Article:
Disconnected: 57% of the world’s population still doesn’t have the Internet

Disconnected: 57% of the world’s population still doesn’t have the Internet

A new report has found "stubbornly' low levels of global Internet access, especially in poorer countries.

Putting your Comcast struggles in perspective, a new report from the United Nations’ Broadband Commission estimates three-fifths of the global population–roughly 4.2 billion people–still do not have even basic access to the Internet.

CBSNews reported the new findings on Tuesday.  The study found that least developing countries, or LDC, had the poorest rate of connectivity, with only 1 in 10 people had Internet access.  They also found that a strong and difficult to overcome gender divide still exists, with men having more access in general.

“The digital divide is proving stubbornly persistent in terms of access to broadband Internet,” the study wrote.  “It is increasingly vital to extend access to digital education services, new capabilities, culture, entertainment, healthcare, financial and commercial services, along with training and education.”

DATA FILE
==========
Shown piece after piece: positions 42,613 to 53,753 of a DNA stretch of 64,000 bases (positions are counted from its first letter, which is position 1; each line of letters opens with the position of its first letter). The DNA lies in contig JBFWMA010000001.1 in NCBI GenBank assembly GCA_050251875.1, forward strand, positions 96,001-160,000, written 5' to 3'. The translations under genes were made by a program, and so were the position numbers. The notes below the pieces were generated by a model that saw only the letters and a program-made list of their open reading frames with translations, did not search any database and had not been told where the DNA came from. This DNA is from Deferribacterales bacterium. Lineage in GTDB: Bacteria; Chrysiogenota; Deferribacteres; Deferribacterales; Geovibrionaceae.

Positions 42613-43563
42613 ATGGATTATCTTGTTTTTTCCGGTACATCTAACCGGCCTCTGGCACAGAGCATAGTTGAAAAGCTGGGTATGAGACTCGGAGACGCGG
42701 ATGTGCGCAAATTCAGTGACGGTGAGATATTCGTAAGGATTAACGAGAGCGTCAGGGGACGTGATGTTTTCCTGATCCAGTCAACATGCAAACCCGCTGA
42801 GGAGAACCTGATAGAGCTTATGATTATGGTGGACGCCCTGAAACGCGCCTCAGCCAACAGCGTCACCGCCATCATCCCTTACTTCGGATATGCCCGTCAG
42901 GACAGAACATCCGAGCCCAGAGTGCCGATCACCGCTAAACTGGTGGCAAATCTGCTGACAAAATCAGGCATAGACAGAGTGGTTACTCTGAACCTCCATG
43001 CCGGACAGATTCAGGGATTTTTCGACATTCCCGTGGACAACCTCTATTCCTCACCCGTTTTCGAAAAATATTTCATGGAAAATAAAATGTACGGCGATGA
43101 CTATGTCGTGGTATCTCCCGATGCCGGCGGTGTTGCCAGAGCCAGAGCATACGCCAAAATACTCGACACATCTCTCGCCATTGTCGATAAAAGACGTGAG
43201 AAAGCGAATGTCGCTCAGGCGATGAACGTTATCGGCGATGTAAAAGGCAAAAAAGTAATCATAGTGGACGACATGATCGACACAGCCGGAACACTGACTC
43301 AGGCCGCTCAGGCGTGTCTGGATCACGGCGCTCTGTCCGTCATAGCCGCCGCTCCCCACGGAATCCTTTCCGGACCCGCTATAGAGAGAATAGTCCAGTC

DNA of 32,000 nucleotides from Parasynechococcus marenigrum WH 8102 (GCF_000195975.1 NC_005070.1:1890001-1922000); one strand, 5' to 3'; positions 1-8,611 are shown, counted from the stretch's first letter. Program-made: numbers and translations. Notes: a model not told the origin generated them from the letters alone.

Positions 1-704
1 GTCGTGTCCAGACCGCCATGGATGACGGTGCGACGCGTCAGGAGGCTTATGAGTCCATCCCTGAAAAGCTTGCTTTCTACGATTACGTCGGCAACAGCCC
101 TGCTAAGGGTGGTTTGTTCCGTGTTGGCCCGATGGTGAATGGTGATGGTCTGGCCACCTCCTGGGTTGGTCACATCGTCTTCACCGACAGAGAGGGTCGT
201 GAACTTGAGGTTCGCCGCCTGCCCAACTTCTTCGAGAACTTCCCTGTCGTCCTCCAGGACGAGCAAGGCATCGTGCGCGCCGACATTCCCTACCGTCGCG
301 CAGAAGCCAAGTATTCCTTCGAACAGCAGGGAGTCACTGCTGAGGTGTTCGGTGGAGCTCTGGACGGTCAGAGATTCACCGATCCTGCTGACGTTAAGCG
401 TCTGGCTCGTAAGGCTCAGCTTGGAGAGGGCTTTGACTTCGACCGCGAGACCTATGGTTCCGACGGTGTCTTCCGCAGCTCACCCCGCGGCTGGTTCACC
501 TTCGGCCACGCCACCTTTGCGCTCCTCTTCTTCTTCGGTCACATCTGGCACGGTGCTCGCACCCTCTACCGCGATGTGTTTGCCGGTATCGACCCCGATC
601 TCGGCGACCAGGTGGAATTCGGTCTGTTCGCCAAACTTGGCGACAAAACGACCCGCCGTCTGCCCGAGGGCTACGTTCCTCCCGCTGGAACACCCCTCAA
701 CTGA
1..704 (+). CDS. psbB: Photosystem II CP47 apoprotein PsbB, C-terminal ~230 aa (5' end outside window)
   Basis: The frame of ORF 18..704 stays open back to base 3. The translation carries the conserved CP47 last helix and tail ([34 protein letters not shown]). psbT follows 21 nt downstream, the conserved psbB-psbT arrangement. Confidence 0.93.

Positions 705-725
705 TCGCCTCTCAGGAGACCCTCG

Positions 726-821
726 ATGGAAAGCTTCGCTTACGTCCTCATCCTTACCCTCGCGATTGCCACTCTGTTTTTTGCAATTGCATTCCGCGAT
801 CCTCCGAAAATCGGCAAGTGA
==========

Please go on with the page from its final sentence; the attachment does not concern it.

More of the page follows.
The report called upon public and private sectors to work together to come up with policies and plans to ensure universal access, even to remote and rural parts of the globe.  They also emphasized the Internet must be made affordable and sustainable.

Several private companies have already announced plans to try to “connect the world.”  Facebook has an idea to use solar-powered drones to bring Internet to new places.  SpaceX founder and CEO Elon Musk is also thinking aerial, considering using small satellites to connect people.

Whatever ends up working, it is clear those dealing with slow speeds on their established Internet may need to be grateful to simply have speed at all.




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